May 30, 2011

BVS3D Case Study

The BVS3D case study in 3D teaching and learning began with a call for participation to all Boulder Valley schools. Schools submitted competitive applications; leaders from the district curriculum division selected the final participants based on specific criteria. Four schools were chosen, representing three different grade levels, involving eight total classrooms. The case study was officially launched in March 2010 and evolved into three distinct phases of research:

Phase 1: The discovery phase (March – June 2010)
Phase 2: The maturing phase (August 2010 – February 2011)
Phase 3: The formal research phase (March – May 2011)

In this posting, we will briefly highlight the gleanings from our "kick start" discovery phase, which was very brief. This phase had limited exposure for teachers and students to 3D learning resources for several reasons. The 'discovery' time was used to:
  • set up, learn, and troubleshoot the hardware, software, and glasses used for 3-D instruction; 
  • review, evaluate, and match available 3-D software resources to our district curriculum essentials;
  • explore, test, and begin to integrate stereoscopic 3D content in the classroom.
In the initial discovery phase of the BVS3D case study, the following findings, informal in nature, were clearly and consistently evident:

high school classrooms

  • high student interest
  • the ability for students to focus on the learning target, and not be distracted, was noted
  • sustained focus (over long periods of time) on classroom content was regularly evident
elementary school classrooms
  • high student interest
  • livelier student-initiated discussions about the learning content were strongly evidenced, as compared with traditional or typical classroom levels of discussion and curiosity
  • solid retention (49%) two weeks after a lesson, as compared with  past experience (usually in the 20-30% range, depending on the child). This informally constructed pre-/post-test experiment consisted of five questions, half of which required higher-order thinking.]
day treatment center classrooms
  • high student interest
  • positive effects on student behavior were consistently observed
middle school classrooms
  • there were no findings at the middle level; this site did not receive their equipment until the following fall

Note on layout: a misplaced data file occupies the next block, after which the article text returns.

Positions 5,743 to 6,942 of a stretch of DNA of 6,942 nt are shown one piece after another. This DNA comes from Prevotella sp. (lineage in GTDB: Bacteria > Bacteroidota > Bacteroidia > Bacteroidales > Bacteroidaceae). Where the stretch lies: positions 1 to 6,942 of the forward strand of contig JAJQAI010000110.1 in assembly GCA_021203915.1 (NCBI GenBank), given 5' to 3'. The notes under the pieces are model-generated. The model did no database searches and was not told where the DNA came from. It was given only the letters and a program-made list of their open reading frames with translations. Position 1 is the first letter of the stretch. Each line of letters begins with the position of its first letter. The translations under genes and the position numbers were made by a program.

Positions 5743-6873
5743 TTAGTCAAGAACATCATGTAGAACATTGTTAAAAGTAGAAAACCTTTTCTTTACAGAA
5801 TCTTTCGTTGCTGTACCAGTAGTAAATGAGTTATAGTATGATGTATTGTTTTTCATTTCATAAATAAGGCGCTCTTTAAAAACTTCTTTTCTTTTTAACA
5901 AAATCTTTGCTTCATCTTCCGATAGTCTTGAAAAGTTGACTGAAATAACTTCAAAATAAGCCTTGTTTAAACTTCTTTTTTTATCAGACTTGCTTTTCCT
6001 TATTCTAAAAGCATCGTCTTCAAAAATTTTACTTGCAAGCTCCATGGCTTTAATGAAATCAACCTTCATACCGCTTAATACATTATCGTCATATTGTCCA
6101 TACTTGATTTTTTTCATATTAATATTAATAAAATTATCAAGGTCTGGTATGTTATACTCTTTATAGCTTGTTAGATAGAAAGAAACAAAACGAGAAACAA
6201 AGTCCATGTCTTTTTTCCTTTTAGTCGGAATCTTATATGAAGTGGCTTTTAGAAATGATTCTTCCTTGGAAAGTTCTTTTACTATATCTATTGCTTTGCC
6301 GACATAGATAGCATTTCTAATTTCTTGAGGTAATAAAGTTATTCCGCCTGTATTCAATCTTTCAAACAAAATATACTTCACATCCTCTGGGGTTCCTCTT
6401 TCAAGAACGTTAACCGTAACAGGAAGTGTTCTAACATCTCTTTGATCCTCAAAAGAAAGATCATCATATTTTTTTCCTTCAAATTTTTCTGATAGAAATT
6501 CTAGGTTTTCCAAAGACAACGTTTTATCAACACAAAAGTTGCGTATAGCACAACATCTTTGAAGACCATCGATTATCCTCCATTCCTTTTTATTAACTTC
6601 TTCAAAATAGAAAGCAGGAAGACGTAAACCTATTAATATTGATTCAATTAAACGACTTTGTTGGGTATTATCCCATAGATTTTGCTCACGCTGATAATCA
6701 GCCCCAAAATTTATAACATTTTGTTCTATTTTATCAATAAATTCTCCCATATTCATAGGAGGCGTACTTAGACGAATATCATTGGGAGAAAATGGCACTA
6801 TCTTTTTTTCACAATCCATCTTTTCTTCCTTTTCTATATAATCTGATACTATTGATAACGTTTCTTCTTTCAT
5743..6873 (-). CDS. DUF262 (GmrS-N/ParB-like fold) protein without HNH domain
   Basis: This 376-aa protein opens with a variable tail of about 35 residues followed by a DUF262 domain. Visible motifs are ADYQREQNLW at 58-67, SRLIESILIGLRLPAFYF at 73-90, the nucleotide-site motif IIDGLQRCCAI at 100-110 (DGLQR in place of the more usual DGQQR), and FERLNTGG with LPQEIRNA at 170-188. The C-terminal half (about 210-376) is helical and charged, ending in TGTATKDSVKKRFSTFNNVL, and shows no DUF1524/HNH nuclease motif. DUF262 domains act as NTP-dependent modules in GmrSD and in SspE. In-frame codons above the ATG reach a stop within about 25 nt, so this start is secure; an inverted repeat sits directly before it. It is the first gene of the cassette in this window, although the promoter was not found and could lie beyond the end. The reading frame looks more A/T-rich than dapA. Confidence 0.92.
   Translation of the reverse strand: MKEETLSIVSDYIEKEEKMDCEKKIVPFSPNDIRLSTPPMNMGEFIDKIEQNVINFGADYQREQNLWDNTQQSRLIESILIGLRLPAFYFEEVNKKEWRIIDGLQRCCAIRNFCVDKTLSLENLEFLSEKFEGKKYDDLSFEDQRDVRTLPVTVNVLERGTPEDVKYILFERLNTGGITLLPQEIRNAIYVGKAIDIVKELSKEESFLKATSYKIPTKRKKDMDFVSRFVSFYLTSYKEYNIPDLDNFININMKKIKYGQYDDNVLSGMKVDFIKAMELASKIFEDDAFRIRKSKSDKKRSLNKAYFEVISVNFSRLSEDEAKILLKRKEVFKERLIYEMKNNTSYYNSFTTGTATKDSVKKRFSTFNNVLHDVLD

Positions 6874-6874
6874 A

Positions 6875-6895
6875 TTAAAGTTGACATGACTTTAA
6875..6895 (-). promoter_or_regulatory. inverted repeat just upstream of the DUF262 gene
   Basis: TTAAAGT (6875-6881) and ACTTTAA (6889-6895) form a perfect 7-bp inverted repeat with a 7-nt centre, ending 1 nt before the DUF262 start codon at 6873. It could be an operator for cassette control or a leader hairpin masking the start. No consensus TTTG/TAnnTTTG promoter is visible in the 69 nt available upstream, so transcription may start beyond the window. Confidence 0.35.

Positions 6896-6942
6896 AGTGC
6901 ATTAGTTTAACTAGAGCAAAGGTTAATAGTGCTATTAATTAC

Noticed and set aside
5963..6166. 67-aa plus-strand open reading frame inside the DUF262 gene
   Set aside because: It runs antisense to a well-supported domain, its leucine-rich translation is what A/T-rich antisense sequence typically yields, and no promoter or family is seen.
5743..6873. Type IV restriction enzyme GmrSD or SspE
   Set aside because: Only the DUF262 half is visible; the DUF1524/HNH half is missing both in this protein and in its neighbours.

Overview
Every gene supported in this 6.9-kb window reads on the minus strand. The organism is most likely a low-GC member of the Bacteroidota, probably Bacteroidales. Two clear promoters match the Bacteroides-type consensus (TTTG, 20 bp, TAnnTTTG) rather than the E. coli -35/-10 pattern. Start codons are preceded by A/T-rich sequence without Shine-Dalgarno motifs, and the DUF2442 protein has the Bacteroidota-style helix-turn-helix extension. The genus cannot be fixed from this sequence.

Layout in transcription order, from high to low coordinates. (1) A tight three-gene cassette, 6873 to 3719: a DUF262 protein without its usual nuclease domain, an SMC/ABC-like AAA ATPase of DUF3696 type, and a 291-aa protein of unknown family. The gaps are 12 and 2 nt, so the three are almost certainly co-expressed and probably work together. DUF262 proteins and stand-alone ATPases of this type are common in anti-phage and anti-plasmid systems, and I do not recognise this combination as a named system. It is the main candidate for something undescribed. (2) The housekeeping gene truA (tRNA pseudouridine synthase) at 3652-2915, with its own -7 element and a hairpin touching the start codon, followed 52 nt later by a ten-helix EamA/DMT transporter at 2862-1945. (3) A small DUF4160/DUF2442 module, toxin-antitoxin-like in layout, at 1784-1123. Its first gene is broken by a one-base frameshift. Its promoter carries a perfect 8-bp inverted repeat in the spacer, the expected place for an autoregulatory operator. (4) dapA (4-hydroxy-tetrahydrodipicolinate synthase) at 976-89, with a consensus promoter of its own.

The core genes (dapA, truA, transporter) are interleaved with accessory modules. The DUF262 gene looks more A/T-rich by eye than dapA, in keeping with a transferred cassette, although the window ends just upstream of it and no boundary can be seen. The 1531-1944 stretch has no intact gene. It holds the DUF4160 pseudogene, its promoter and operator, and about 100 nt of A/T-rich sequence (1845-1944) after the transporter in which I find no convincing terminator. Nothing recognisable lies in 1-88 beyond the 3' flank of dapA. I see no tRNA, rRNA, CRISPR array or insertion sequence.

Although these phase 1 results were informally collected and fairly ‘soft’ in nature, they are still quite informative and useful. They represent the first order of mental metrics that play out in the minds of teachers as they evaluate new technologies for potential use in classroom instruction. If teachers don't see these simple evidences, it is doubtful that they will continue to use the technology at all.

In the next posting, we will take a close look at our BVS3D phase 2 results.

May 23, 2011

Past Research

More than twenty-four years ago, the US National Science Foundation (NSF) convened a panel to report on the potential of visualization, including both 2D and 3D projection. This initial effort created a tremendous surge of research by greatly boosting funding for computer-based visualization. I've spent many hours skimming through some of the educational research specific to 3D visualization, which is chiefly focused on the post-graduate environment, and have generally seen learning gains in the 20-30% range, as well as favorable determinations in terms of learner retention and transfer. You can review much of this research by using Google Scholar or generic Google Search and the following search keyword string:  stereoscopic “3D visualization” research study findings NSF. (Scholar will give you a higher class of refereed publications, while Search will open a broader set of public resources for your examination. And please, if you have a better search string—post it in the blog comments area—so that we can all benefit.)